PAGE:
Your children are not your children.
They are the sons and daughters of life’s longing for itself.
“I blame the parents”, is a common judgment, often muttered under the breath when in the presence of a badly behaved child or young person.
This kind of judgement highlights why being a parent can bring up a lot of anxieties, when it comes to what sort of person the child develops into.
And it can be a heavy burden, if a parent believes that he or she is responsible for “negative” character traits or behaviours, or for a child’s seemingly unhappy disposition.
But sometimes I believe that parents can take too much responsibility and can even beat themselves up for not being good enough.
Donald Winnicott, a pioneering paediatrician and psychotherapist, came up with the idea of the “good-enough” parent. This referred to the parent who provides a good-enough environment in which the child feels loved but is also given healthy boundaries.
It’s important to recognise that this does not mean parents can’t make mistakes. Making mistakes is inevitable – perfection is not possible. The idea of being good enough gives us permission to be imperfect and to be compassionate towards ourselves as parents.
I remember one mother, who was distressed when she saw her daughter behave in an insecure and “needy” way, convinced she had passed this onto her. Even if there was some truth in this, it would have been passed on in an unconscious way. We cannot help but pass on messages to our children through our own behaviour.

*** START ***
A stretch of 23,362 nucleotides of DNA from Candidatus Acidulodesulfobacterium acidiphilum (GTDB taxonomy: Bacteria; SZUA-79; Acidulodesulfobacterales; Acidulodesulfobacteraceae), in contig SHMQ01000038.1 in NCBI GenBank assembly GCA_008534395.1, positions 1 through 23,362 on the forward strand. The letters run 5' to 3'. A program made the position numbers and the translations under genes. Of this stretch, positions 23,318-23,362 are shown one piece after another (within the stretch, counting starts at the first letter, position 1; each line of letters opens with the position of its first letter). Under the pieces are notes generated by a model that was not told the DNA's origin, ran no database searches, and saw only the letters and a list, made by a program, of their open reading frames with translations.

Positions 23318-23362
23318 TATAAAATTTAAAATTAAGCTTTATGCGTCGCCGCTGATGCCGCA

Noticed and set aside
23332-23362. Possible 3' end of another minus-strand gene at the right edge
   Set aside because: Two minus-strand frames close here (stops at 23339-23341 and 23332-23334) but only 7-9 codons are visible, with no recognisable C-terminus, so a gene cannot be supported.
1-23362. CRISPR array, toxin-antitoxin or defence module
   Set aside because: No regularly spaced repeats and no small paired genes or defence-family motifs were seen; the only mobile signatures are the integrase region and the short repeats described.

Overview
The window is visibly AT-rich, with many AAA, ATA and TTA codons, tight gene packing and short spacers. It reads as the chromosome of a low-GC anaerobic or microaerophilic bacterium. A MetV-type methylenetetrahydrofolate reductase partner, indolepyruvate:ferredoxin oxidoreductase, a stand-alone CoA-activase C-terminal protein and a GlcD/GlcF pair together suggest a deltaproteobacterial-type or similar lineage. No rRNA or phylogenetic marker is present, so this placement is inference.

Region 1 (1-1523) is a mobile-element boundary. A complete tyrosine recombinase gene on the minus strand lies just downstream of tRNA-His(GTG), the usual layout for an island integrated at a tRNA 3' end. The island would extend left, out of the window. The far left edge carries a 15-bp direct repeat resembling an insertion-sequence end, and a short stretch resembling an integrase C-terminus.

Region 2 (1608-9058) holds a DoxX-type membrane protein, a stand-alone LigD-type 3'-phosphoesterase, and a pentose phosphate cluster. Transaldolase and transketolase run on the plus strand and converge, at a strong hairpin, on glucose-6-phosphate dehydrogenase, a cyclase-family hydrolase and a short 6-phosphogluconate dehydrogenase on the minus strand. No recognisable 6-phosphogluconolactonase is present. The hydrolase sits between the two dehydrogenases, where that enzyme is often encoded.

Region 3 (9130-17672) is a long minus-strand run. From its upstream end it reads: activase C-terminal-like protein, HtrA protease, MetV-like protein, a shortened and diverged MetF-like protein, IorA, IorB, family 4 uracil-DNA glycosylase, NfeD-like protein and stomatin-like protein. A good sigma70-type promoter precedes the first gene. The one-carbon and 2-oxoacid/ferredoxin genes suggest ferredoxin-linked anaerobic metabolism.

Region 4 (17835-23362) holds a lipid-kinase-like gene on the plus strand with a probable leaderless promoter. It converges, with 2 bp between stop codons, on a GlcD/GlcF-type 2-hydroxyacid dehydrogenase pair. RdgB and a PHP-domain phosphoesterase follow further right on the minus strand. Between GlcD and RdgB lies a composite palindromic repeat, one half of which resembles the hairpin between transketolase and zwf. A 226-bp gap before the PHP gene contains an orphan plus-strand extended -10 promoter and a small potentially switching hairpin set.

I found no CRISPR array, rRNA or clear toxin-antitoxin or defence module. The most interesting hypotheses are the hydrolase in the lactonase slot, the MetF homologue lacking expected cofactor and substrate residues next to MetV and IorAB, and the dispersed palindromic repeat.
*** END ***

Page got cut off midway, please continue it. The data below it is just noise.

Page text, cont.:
But judging ourselves harshly as parents is not the answer, I believe, as long as we have done our best given our own conditioning.
In any case the kind of person a child develops into will depend on different factors. Good-enough parenting is one factor, while inherited characteristics will be another. As the child gets older, peer pressure will play an increasing role as will the values in the society or culture the child grows up in.
But I believe there is also something else at play, which is harder to describe or measure. I’m thinking of the mysterious force which makes each person the unique individual they are.
Sure, we can look at children and make sense of their characters by referring to how they have uncle John’s creativity or mum’s dancing ability. But in his book The Soul’s Code, James Hillman talks about the guiding force that all humans are born with. He uses the analogy of the acorn becoming an oak, arguing that every person arrives in the world with a possible calling or destiny.
Hillman argues that modern psychology has become reductionist, attributing a child’s obsessions or “pathologies” to poor parenting or genetics.
A different response would be to welcome the uniqueness of each child, even the parts that cause us pain or discomfort as parents. Perhaps we could then trust that the child will find its way in the world, following its own calling or destiny.